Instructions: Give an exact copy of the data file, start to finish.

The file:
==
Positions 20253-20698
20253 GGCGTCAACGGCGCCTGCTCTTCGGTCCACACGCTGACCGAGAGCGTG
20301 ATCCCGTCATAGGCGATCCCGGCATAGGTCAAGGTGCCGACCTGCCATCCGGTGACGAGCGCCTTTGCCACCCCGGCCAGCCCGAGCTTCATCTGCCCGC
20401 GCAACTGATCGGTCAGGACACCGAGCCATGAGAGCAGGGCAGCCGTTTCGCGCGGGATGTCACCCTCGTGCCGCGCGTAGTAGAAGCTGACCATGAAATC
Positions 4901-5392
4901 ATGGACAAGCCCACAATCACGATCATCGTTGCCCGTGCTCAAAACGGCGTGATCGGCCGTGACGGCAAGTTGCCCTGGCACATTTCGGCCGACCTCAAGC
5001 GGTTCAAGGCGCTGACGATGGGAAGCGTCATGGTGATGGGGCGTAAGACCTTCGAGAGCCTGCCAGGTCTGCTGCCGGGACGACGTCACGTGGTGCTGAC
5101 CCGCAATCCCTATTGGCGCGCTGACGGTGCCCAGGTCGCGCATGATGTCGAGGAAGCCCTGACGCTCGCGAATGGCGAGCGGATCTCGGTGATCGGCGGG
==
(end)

Positions 20253-20698
20253 GGCGTCAACGGCGCCTGCTCTTCGGTCCACACGCTGACCGAGAGCGTG
20301 ATCCCGTCATAGGCGATCCCGGCATAGGTCAAGGTGCCGACCTGCCATCCGGTGACGAGCGCCTTTGCCACCCCGGCCAGCCCGAGCTTCATCTGCCCGC
20401 GCAACTGATCGGTCAGGACACCGAGCCATGAGAGCAGGGCAGCCGTTTCGCGCGGGATGTCACCCTCGTGCCGCGCGTAGTAGAAGCTGACCATGAAATC
Positions 4901-5392
4901 ATGGACAAGCCCACAATCACGATCATCGTTGCCCGTGCTCAAAACGGCGTGATCGGCCGTGACGGCAAGTTGCCCTGGCACATTTCGGCCGACCTCAAGC
5001 GGTTCAAGGCGCTGACGATGGGAAGCGTCATGGTGATGGGGCGTAAGACCTTCGAGAGCCTGCCAGGTCTGCTGCCGGGACGACGTCACGTGGTGCTGAC
5101 CCGCAATCCCTATTGGCGCGCTGACGGTGCCCAGGTCGCGCATGATGTCGAGGAAGCCCTGACGCTCGCGAATGGCGAGCGGATCTCGGTGATCGGCGGG